Womb with a view: The aun­tie-dote to moth­er­hood

So­phie Wilkin­son knows she’s a great aunt, but would she – should she – be a good mum?

Grazia (UK) - - Contents -

know­ing that the gen­der-neu­tral term for nieces and neph­ews is ‘nib­lings’ is help­ful, be­cause I talk about my lit­tlest rel­a­tives a lot. Be­tween my two older sis­ters, there are three boys and one girl, each a de­light in their own spe­cial way. The nine-year-old boy asks me about crime and myth­i­cal realms, while the seven-yearold girl and I chore­o­graph dance rou­tines to the same songs I lis­ten to in gay bars. The four-year-old boy, who I live a lit­tle closer to, likes poo-re­lated lim­er­icks, and the youngest, at two, loves hide and seek.

When I’m with my nib­lings, I watch ador­ingly as their soft, dewy cheeks chat­ter and their wrin­kle-free faces try out adult re­ac­tions. I lis­ten in­tently as they shape their tiny mouths and gappy teeth around new words. I tickle them un­til they kick (and they can really kick). And when I’m hun­gover and far away, I watch videos of them. With ev­ery zoom-in my heart beats a lit­tle closer to the sur­face of my skin. Maybe I should get a cat. Or per­haps con­sider hav­ing kids of my own? Af­ter all, I’m 30 and co­hab­it­ing.

Years ago, I would have writ­ten off moth­er­hood. My logic was that, eco­log­i­cally, chil­dren are per­haps the worst thing we can in­flict on the world, while so­cially, badly raised kids can have ter­ri­ble rip­ple ef­fects. But now, as I’ve learned how much joy and com­fort comes with the chal­lenge of rais­ing kids, I’m not so sure. Be­ing good with kids comes nat­u­rally to me, so maybe moth­er­hood could, too?

As a prac­tic­ing les­bian, I’m not go­ing to get preg­nant by ac­ci­dent, and I’m grate­ful to have avoided both the bur­den and fear of con­tra­cep­tive re­spon­si­bil­i­ties I see my straight friends hav­ing to deal with. How­ever, an in­verse logic runs, ever so sub­tly, even through my own head, that peo­ple who strug­gle the hard­est to have chil­dren don’t take them for granted, there­fore raise them very well. And the pres­sure to per­form un­der that as­sump­tion, how­ever in­ter­nalised, is ter­ri­fy­ing. I’m a per­fec­tion­ist in so many as­pects of my life, I’m not sure that’s com­pat­i­ble with the messy re­al­i­ties of par­ent­hood. Plus, the par­ent­ing op­tions avail­able to me are IVF with donor sperm, do­nat­ing my eggs to my girl­friend so she car­ries the baby for me (which in­volves some el­e­ments of IVF and donor sperm) or adop­tion.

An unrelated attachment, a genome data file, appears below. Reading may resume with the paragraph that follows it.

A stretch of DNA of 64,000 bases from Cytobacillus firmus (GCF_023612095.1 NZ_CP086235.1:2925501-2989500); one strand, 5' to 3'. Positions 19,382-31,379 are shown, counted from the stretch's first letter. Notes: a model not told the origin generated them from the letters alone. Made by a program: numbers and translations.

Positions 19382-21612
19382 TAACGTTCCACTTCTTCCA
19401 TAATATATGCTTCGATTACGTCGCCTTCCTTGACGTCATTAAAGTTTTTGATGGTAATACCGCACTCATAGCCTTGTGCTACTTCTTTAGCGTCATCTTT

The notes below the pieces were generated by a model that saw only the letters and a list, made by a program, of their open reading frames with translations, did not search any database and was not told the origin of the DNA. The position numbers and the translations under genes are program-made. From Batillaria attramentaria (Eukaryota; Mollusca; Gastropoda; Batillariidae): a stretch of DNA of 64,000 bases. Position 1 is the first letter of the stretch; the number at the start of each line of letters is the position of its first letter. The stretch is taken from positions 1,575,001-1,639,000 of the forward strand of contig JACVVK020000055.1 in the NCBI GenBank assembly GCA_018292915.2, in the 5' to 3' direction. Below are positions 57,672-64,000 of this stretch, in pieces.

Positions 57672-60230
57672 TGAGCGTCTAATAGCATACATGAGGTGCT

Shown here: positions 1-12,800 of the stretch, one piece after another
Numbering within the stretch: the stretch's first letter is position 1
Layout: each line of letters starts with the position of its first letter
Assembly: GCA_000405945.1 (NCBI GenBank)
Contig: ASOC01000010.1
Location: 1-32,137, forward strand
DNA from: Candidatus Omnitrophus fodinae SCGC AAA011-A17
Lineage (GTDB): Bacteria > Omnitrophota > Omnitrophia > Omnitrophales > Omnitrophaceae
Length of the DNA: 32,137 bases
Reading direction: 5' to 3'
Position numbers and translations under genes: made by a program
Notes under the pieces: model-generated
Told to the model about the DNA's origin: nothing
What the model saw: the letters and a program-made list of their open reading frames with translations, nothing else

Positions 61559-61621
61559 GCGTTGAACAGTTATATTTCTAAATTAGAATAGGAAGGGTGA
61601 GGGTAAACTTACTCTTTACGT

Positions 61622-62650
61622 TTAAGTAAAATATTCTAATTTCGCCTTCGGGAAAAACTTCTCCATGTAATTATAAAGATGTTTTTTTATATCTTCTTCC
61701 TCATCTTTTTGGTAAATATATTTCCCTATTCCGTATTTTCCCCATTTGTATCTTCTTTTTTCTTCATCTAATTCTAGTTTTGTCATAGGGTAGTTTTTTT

I’d need not only the money, but the con­fi­dence to spend that amount of money on some­thing I can’t say for cer­tain I could deal with. The prac­ti­cal­i­ties don’t daunt me; I’ve changed the nappy of a child who has, the night af­ter a lentil sup­per, spent an af­ter­noon sub­merg­ing him­self in a sand­pit. And while I don’t doubt the dif­fi­cul­ties par­ent­hood presents, I all too reg­u­larly see – thanks, so­cial me­dia – peo­ple ob­jec­tively un­der­pre­pared to have kids sim­ply hav­ing them and get­ting on with it, and it’s fine, be­cause that’s what (straight) peo­ple have al­ways done.

What con­cerns me, though, is be­ing a queer par­ent in a so­ci­ety where fa­ther­mother re­la­tion­ships, no mat­ter how hap­haz­ard, are still con­sid­ered not only the norm, but prefer­able, by far too many. I know par­ents out­side that rubric can suc­ceed – my mum raised me and my sis­ters on her own, from when we were each two, six and nine-years-old. But a big part of me feels I’ve done my time com­ing to terms with my sex­u­al­ity, and the way the world treats me be­cause of it. I’ve felt and over­come the heartbreak of re­jec­tion, deri­sion and ha­rass­ment, and finally, I feel that I and my girl­friend of four years can some­times hold hands in busy places with­out fear. Would a round of IVF and nine months’ ges­ta­tion pre­pare us to feel any more com­fort­able walk­ing down the road to­gether be­hind a buggy? That’s as­sum­ing we have the money to fi­nance IVF and we find a de­cent donor be­fore the qual­ity of my eggs de­te­ri­o­rates be­yond the point of no re­turn.

Read­ing Lena Dun­ham’s dev­as­tat­ing ac­count of her hys­terec­tomy ear­lier this year, I sud­denly felt con­cerned for my own re­pro­duc­tive ca­pa­bil­i­ties. What point is there in feel­ing pity for an­other person’s tor­tur­ous de­ci­sion to re­move her choice of be­com­ing a bi­o­log­i­cal mother, when I’ve spent so long will­fully pre­tend­ing that I don’t ever need to make a de­ci­sion to be­come one my­self ?

Maybe I can put my eggs on ice, at ex­pense of both my body and purse. Or per­haps that’s not my role in life. It might be that I’m here to be a great aun­tie to my nib­lings. I’m in no doubt that my in­flu­ence on their lives barely stretches to the in­ner perime­ters of the fields of growth that car­ing and at­ten­tive par­ents can nur­ture in their chil­dren. Yet, since learn­ing that sci­en­tists have dis­cov­ered, in parts of Samoan so­ci­ety, that gay broth­ers are more likely than straight ones to per­form un­cle du­ties for their sis­ters’ chil­dren, I won­der if the ‘helper in the nest’ the­ory (as they call it) could ap­ply to me. I can’t back this up with sci­ence –re­search into the oc­cur­rence in les­bians is de­press­ingly limited. What I can back it up with is the feel­ing of pride I get when my nib­lings achieve, the joy I get from be­ing in their good­hu­moured, cu­ri­ous com­pany, the pro­tec­tive­ness I foster over these vi­brant souls, and the thrill I get when I feel my next nib­ling kick, on the other side of my sis­ter’s tummy.

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